Some LSCs provide all-inclusive pricing for transcription + translation. If they do, the per-minute rate will be higher, but you won’t see any add-on charges for translation. The price you see is the price you pay.

Other LSCs charge per minute for monolingual transcription and separate out the translation as a per-word price. This method introduces some unpredictability in the project scoping phase, because in this case, your pre-project estimate will include an estimated word count for translation. Once the transcription step is completed, you’ll get updated translation pricing with the actual word count, which could go up or down depending on the transcribed output.

If you are looking for a ballpark cost in dollars, check out this page and scroll down to the Sample Pricing section.

4. What kind of script do I need?

Now that you know why you need something transcribed, who can potentially help you, and approximately how much it will cost, you can dive deeper to determine what kind of script you will need.

This question is one you may not think to ask yourself, but once you dive in, you’ll find the options are very different and the type of script you need may be very clear.

If not, your LSC can help you decide which is the best fit.

If your audio is in English, the answer can be easy!

  • Monolingual Script – This option is for a transcript which is in the same language as the spoken audio. For example, English speech will result in an English transcript. Or, Spanish text will result in a Spanish transcript.
  • Subtitle/Caption-Ready Script – If you need captions or subtitles, let your LSC know before they start working on your project! Depending on your intended use/video format, there may be special script formats that are required.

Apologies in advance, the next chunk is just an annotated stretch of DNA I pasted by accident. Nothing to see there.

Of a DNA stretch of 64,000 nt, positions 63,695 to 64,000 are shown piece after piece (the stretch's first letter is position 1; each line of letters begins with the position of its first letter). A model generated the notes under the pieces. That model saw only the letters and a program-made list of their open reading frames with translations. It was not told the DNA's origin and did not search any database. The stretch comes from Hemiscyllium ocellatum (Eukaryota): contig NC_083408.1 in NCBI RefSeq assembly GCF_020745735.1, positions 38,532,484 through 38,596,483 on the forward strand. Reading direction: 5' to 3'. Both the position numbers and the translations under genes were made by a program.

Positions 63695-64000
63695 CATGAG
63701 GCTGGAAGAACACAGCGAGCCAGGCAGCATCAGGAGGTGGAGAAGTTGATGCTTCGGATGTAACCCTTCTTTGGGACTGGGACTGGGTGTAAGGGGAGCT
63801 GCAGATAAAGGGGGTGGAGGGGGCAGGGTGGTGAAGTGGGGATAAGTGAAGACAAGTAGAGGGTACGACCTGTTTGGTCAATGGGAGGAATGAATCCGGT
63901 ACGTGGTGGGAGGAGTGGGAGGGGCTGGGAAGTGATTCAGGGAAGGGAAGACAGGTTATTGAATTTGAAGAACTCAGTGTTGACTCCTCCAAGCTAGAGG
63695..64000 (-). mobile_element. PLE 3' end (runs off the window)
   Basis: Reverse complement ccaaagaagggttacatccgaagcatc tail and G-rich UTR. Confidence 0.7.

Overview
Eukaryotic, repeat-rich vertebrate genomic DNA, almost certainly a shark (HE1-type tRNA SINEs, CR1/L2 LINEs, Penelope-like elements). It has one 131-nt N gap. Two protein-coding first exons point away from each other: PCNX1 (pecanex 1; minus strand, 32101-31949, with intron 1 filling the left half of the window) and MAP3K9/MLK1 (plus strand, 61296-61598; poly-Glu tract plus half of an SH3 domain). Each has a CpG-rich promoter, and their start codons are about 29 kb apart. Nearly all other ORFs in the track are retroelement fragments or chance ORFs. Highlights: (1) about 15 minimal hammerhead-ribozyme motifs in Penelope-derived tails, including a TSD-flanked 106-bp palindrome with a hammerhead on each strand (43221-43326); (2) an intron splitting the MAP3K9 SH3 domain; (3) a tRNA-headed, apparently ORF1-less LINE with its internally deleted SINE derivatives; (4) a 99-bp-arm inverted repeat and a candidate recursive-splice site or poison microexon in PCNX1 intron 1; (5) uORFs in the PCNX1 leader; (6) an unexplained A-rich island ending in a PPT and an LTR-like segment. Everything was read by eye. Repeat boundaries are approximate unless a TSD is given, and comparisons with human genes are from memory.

Let’s say you conducted a focus group was done in Spanish and you need the audio in written English. In this case, you are looking at a transcription + translation project. For this type of project, you have two choices:

  • Bilingual Script – This is the more thorough option, providing you with both the transcribed speech in the original spoken language (ex. Spanish), as well as the corresponding written translation (ex. English). Typically, you would receive a bilingual table with the Spanish in one column and the English translation in the second column. For recordkeeping, reference, audit, and quality assurance purposes, this method is a safe bet.
  • Monolingual Translated Script – This option provides you with only the translated text. To produce this, the linguist would listen to the Spanish and write the translation in English without ever writing down the transcription of the Spanish. This method might be preferred for a short recording, like a voicemail, or for cases where you do not expect to need to refer back to the original language/content.

These are the most frequently encountered script types we work with on a daily basis.

5. What else should I consider when having my content transcribed?

Here are some additional things to consider for transcription.